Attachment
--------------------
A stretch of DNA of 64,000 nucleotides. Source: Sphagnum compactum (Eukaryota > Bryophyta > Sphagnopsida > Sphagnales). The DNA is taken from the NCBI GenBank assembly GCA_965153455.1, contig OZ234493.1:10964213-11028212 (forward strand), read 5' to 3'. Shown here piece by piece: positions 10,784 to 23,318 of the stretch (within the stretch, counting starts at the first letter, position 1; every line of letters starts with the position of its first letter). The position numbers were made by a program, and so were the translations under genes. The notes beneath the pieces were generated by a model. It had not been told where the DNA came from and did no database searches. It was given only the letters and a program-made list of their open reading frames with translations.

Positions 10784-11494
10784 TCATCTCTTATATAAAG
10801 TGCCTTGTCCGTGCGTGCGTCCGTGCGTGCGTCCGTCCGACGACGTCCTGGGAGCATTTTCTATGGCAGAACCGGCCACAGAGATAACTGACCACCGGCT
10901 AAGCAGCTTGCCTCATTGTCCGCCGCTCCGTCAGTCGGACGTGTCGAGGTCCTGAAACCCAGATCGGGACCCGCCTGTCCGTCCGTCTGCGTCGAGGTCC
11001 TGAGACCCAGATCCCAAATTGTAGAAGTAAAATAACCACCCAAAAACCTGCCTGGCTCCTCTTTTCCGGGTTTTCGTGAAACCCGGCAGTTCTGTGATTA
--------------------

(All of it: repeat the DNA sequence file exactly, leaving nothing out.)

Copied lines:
A stretch of DNA of 64,000 nucleotides. Source: Sphagnum compactum (Eukaryota > Bryophyta > Sphagnopsida > Sphagnales). The DNA is taken from the NCBI GenBank assembly GCA_965153455.1, contig OZ234493.1:10964213-11028212 (forward strand), read 5' to 3'. Shown here piece by piece: positions 10,784 to 23,318 of the stretch (within the stretch, counting starts at the first letter, position 1; every line of letters starts with the position of its first letter). The position numbers were made by a program, and so were the translations under genes. The notes beneath the pieces were generated by a model. It had not been told where the DNA came from and did no database searches. It was given only the letters and a program-made list of their open reading frames with translations.

Positions 10784-11494
10784 TCATCTCTTATATAAAG
10801 TGCCTTGTCCGTGCGTGCGTCCGTGCGTGCGTCCGTCCGACGACGTCCTGGGAGCATTTTCTATGGCAGAACCGGCCACAGAGATAACTGACCACCGGCT
10901 AAGCAGCTTGCCTCATTGTCCGCCGCTCCGTCAGTCGGACGTGTCGAGGTCCTGAAACCCAGATCGGGACCCGCCTGTCCGTCCGTCTGCGTCGAGGTCC
11001 TGAGACCCAGATCCCAAATTGTAGAAGTAAAATAACCACCCAAAAACCTGCCTGGCTCCTCTTTTCCGGGTTTTCGTGAAACCCGGCAGTTCTGTGATTA